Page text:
Tuesday, 28 October 2014

Happy Trails: John Cipollina's Guitar Rig + Technique Analysis - Chapter 2: Amps and Effects (Editorial)

Rig Rundown - Guitars - (see introduction here)

Several months ago I started a series on the guitar rig and playing techniques of the late, fantastic John Cipollina. This instalment will touch on Cipollina's amps and effects, you can read the first chapter, which focuses on his choice of guitars, here.

Amps: The amp set up Cipollina implemented was an integral part of his signature sound, and can be seen as driving force in solidifying the psychedelic sound of the San Francisco music scene of the 1960's. 

Cipollina's unusual selection and combination of amps resulted in an entirely unique amp stack. On the bottom of the stack sat two solid-state Standel bass amps, each of which were equipped with two 15 inch speakers. In contrast, on the top of the stack sat two Fender tube amps: a Twin Reverb sporting two 12-inch speakers, and a Dual Showman which had been modified to drive six Wurlitzer horns. 

As previously mentioned in chapter one, this set up was deliberately designed so as to form a symbiotic relationship with the guitar. Cipollina's SGs were wired to have one pickup going purely to the Standel bass amps, and have the other pickup going purely to the Fender guitar amps. This meant Cipollina could play with the low crunch of the Standel amps and the classic spiky cleans of the Fenders simultaneously.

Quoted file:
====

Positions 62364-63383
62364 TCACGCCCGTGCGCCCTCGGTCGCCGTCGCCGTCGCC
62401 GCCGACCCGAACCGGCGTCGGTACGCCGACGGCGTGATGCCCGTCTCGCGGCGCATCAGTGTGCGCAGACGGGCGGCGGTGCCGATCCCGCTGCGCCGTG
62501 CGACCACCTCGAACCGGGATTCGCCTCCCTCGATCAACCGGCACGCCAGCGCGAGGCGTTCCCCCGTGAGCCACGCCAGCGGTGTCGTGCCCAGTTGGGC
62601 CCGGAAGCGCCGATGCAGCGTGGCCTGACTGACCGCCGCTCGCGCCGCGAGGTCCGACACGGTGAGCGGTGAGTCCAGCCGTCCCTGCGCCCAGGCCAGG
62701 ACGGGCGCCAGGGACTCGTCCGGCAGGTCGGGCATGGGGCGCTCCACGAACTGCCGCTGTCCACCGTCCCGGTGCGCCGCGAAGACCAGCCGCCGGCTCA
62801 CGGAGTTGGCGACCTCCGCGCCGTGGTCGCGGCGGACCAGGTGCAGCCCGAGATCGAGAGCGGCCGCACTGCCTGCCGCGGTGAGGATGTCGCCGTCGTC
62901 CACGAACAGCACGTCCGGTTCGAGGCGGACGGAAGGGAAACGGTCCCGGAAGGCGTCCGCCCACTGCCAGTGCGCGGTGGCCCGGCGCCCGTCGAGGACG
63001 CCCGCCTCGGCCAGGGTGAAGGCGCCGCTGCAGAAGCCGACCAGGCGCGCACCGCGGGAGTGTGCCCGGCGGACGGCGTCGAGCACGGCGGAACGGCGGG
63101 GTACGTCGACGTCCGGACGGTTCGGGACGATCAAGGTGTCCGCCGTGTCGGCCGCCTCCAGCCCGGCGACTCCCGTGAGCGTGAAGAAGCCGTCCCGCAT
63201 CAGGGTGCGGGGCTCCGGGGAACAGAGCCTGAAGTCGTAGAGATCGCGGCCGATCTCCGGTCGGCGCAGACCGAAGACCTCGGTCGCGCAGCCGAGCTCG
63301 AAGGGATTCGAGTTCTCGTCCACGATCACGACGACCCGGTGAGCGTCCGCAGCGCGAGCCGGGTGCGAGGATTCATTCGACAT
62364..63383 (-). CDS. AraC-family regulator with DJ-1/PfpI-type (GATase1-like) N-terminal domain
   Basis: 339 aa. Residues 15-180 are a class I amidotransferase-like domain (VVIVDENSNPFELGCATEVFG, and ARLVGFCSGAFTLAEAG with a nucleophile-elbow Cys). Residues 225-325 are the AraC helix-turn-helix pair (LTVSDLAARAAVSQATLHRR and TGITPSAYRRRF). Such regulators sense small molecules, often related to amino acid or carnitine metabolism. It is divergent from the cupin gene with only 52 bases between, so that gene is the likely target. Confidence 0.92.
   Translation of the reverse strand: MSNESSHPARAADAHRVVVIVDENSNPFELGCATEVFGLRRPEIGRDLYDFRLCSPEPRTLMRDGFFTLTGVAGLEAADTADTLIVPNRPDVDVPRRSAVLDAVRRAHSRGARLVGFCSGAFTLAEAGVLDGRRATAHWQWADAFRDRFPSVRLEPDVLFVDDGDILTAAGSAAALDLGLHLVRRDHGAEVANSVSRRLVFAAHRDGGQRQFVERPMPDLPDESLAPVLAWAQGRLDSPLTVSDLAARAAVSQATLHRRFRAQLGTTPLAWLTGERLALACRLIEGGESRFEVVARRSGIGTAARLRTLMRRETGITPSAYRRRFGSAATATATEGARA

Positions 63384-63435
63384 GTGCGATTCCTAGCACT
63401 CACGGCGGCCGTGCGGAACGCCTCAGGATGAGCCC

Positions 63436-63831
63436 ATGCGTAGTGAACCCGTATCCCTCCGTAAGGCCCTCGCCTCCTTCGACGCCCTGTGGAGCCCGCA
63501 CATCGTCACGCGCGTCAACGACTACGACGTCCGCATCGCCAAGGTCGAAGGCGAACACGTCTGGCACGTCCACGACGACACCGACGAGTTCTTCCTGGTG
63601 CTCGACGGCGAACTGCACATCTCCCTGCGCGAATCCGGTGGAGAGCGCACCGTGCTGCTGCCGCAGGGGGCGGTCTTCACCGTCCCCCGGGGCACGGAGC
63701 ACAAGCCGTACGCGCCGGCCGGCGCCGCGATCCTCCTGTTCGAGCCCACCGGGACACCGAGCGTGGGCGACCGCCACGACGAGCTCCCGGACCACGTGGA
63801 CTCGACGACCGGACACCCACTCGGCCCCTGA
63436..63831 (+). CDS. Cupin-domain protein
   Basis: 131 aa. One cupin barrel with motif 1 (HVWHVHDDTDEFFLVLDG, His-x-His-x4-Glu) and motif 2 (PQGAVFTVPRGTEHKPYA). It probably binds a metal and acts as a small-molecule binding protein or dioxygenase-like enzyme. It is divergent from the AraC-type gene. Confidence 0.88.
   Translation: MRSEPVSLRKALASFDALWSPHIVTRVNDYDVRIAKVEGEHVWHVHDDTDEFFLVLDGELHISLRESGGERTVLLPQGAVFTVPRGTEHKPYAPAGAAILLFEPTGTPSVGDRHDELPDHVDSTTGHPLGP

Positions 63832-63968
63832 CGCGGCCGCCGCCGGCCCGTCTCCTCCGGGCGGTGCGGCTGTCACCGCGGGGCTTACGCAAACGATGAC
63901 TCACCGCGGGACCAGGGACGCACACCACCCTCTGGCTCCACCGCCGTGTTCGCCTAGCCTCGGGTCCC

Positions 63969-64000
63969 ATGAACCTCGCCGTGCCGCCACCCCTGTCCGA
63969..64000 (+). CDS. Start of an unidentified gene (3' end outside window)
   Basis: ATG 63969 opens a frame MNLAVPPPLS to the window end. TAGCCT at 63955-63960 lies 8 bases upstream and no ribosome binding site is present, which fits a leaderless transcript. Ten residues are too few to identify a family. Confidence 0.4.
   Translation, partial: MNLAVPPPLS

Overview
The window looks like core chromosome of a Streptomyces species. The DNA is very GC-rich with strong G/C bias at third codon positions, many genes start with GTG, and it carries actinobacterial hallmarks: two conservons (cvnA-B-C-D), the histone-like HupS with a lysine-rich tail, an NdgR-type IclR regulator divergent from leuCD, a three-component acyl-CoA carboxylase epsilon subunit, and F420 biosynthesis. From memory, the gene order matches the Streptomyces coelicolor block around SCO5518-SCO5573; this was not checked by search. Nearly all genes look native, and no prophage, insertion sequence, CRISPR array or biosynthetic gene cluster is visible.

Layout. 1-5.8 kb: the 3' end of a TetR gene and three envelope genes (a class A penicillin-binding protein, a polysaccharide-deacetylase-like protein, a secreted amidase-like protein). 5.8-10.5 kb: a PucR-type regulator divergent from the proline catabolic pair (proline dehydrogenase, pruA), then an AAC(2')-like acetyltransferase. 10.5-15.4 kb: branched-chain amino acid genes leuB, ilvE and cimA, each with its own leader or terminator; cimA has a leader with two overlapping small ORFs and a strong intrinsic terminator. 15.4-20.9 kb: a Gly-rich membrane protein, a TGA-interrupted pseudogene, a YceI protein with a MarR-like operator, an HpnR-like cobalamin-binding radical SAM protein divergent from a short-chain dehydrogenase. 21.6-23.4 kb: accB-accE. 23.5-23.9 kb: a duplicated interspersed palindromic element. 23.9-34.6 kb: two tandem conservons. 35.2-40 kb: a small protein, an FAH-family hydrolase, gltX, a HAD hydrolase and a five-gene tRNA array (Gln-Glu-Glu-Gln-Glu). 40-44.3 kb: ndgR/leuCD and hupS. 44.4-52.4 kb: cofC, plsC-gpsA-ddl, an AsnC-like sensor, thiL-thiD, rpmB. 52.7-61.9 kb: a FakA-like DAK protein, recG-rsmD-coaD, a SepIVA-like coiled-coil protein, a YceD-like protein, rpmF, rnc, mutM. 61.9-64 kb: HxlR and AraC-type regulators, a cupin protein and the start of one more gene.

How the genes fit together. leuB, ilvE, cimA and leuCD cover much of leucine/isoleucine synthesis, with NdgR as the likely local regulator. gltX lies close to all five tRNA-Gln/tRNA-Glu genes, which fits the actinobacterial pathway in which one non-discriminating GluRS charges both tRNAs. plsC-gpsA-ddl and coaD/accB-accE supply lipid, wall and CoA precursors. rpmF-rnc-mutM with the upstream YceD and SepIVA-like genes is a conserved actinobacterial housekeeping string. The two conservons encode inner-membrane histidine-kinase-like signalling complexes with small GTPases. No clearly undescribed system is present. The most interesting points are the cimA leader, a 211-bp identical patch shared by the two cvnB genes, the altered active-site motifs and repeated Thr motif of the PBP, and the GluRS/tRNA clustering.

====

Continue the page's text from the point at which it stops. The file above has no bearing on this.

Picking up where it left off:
"I like the rapid punch of solid-state for the bottom, and the rodent-gnawing distortion of the tubes on top" - John Cipollina

Lastly, Cipollina also used the driven Wurlitzer horns to good effect, using a foot-switch to turn them on and off. When pushed by the Dual Showman, they provided a familiar rounded tone with overtones of distorted tube breakup (An example of the horn tone can be heard in Quicksilver Messenger Service's 'How You Love').

Effects: Moving onto the last element of Cipollina's famously extraordinary rig, we come to his effects. Although much of Cipollina's sound was provided courtesy of his eclectic amp selection, some of his tone was derived from effects pedals and units.

Most notably, Cipollina's Twin Reverb sported two tape echo machines, one fixed to either side. On the left clung a Standel Modulux, and in similar fashion, so did a Astro Echoplex on the right (scroll down to bottom for image of stack). Like the horns, operation of these was controlled by foot-switch. Quicksilver Messenger Service's 'Mona' provides a perfect example of these echo machines in use. 

Alongside these units, Cipollina also used several Vox wah pedals, which he often used to modulate his guitar signal when using his tape-echo's (once again, hear 'Mona'). For a fuzz, a Gibson Maestro was used (the same pedal used by The Rolling Stones on 'Satisfaction' and by The Doors on 'Hello, I Love You'). Volume pedals were also used when a song called for less distortion for example. 


  1. Thank you for this post. John Cippolina truly deserves more recognition than he has gotten. It's not that he is unknown or any sort of failure. It's just that in so many ways he was truly creative and unique, technically and soulfully.

  2. You have a typo - Astro should be Maestro. The phaser bottom left with extension footswitch is also a Maestro, a PS-1A, the default phaser for that time.

  3. the maestro unit there is a phaser, not fuzz